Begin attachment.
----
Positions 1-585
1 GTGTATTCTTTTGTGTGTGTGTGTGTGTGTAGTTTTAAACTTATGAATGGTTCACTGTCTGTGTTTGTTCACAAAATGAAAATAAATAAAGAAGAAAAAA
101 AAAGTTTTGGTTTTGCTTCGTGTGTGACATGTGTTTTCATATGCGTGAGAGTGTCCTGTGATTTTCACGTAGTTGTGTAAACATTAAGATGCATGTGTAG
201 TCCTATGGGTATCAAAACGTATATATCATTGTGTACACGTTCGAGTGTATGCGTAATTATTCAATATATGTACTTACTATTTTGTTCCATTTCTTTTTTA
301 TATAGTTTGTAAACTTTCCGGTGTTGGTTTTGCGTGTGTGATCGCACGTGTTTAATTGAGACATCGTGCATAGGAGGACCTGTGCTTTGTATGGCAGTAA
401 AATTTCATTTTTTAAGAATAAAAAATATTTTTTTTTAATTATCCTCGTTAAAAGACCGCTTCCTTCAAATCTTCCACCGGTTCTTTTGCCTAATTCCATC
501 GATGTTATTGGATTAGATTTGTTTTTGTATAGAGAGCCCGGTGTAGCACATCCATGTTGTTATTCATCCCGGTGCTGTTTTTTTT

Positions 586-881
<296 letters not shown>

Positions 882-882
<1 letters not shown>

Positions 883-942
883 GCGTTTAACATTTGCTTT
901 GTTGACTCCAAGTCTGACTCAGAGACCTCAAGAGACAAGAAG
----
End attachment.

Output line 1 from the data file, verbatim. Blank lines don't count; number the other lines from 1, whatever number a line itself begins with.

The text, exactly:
Positions 1-585